But about controlling the problem of memory over-allocation, I don't think that I can easily restrict it by looking at the source code using this AST method. I mean how can I know that String[] stringArray = new String[Math.pow(100000,10000)]; is going to make a humongous String array just by looking at the source? I'm wondering if you guys know another method of monitoring memory allocation, perhaps using ASM and bytecode?

Cheers,
Keith

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Online Riven
« League of Dukes »

JGO Overlord


Medals: 781
Projects: 4
Exp: 16 years


Hand over your head.


« Reply #33 - Posted 2013-11-15 17:33:07 »

With ASM you can alter the bytecode to first DUP the value at the top of the stack, pass it to another method to verify the arraylength is 'sane' prior to executing the NEWARRAY/ANEWARRAY opcode. That way your sanity checks happen at runtime - as that's the only time mallicious input can be detected.

As for Roquen's Iterable strategy, that provides a loophole where you can nest enhanced-for loops into oblivion as a means to create a near-infinte loop, which can be used to stage the aformentioned attacks, while all by themselves creating tonnes of Iterator instances that are strongly reachable.

Bytecode manipulation through ASM is just as easy as messing about with AST, whilst being way more powerful and effective, and less restrictive to the scripter. Let them have their custom loops Smiley

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Offline CommanderKeith
« Reply #34 - Posted 2013-11-15 17:42:47 »

Good idea, thanks! I'll give it a go and report back.

Offline Danny02
« Reply #35 - Posted 2013-11-15 19:36:13 »

Am I the only one thinking about the halting problem here?
Or does it not apply, because we don't want to prove anything and only set restrictions?
Online Riven
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JGO Overlord


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Projects: 4
Exp: 16 years


Hand over your head.


« Reply #36 - Posted 2013-11-15 20:24:17 »

That's why you set a limit on (conditional) jumps through bytecode transformation.

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Offline Danny02
« Reply #37 - Posted 2013-11-15 20:28:04 »

what about recursion, is that included(not only tailrec)?
Online Riven
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« Reply #38 - Posted 2013-11-15 20:42:28 »

Please read the thread Pointing

create a callback prior to every new, newarray, anewarray, multianewarray, invoke*, goto, goto_w, if*, if_*, jsr, ret and athrow

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Offline Roquen
« Reply #39 - Posted 2013-11-15 20:48:54 »

Quote
I downloaded eclipse and the AST plugin...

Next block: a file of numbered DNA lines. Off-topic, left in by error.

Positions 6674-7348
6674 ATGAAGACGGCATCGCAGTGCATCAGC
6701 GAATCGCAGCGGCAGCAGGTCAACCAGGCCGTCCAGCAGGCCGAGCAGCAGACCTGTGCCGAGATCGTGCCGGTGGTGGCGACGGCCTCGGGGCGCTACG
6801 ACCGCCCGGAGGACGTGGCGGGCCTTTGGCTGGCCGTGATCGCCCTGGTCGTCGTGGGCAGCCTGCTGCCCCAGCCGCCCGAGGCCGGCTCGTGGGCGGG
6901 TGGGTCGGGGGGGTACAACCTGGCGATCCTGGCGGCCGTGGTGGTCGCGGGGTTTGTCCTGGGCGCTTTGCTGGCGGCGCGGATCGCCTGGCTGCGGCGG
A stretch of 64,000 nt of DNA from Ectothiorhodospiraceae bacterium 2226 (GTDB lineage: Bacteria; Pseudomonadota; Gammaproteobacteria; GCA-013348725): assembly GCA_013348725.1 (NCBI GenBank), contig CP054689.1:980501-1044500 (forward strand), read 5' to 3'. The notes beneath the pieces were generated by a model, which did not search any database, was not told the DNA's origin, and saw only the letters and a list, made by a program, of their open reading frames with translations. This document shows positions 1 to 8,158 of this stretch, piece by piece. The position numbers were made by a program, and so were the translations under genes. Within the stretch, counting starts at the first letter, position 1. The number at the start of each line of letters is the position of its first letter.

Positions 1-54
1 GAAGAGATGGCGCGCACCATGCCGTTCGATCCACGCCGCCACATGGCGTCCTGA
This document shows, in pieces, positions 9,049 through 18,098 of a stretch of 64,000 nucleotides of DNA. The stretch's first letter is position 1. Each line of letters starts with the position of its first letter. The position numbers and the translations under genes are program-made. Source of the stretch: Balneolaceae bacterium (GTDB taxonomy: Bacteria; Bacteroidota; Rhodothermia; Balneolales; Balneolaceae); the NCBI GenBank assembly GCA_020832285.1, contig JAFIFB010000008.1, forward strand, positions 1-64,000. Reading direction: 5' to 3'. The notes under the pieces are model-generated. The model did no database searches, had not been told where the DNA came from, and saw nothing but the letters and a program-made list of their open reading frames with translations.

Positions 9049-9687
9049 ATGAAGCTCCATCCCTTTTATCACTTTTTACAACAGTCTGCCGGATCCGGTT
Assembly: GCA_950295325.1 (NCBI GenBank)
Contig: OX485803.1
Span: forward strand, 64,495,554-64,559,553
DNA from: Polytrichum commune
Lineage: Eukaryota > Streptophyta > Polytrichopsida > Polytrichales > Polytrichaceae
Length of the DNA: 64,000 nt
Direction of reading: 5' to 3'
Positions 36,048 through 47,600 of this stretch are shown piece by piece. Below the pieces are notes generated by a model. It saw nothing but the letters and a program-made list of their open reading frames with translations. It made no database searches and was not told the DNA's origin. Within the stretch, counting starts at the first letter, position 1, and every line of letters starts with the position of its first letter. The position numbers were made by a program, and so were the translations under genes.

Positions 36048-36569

Seems to be a minor bit of mis-communication.  By AST I meant whatever AST/Visitor functionality the choosen compiler based provides and not any specific library...so janino has this in it, so does javac and (yes) eclipse.

Quote
But about controlling the problem of memory over-allocation, I don't think that I can easily restrict it by looking at the source code using this AST method.
I'm suggesting that the user not be allocate memory for themselves...ever.  They can only get an instance of something from code you provide.  That's the only way you can insure a bound on allocations.  Related to that is why I'm suggestion you not give them access to any standard java classes, beyond those pretty much required: like primitive wrappers and String.  Every class you allow them direct access to needs to be inspected for any potential holes and you need to redo that work any time you upgrade the JVM.  Recall what I said above...you don't need to provide general computation framework...just things they need to be able to define behaviors and modify accessible game states.

Quote
what about recursion, is that included(not only tailrec)?
I doesn't matter what the script does..if it takes too long it's forced to stop.  No code analysis is needed.

Quote
As for Roquen's Iterable strategy, that provides a loophole...
Good point.  Back to weaving in a checks at top of loops.  The reason I thought it would be good to avoid this is so the server could run fewer serializing instructions (reading the counter).

Quote
Bytecode manipulation through ASM is just as easy as messing about with AST...
In the cases we're currently talking about the choice doesn't really matter too much.

Quote
whilst being way more powerful and effective,
Pfffff...
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Online Riven
« League of Dukes »

JGO Overlord


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Projects: 4
Exp: 16 years


Hand over your head.


« Reply #40 - Posted 2013-11-15 21:27:04 »

Quote
Bytecode manipulation through ASM is just as easy as messing about with AST...
In the cases we're currently talking about the choice doesn't really matter too much.

Quote
whilst being way more powerful and effective,
Pfffff...
The issue is that with an AST/analyzing approach you have to severely limit the functionality you expose to the scripter, to guarantee it to run within finite resources. With ASM/rewriting you can analyze the behaviour of the script at runtime, halting/interrupting the script when you deem it appropriate, while retaining all features that should reasonably be available to the scripter.

That's all, folks, because 'Pfffff...' is a tad hard to expand upon Smiley

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Offline Roquen
« Reply #41 - Posted 2013-11-16 07:33:01 »

I don't see the basis of this statement (hence the Pffff)...anything you can do in one you can do in the other.  The disadvantage of ASM is that you've already thrown away high-level structure information and you're working with lower level constructions.
Online Riven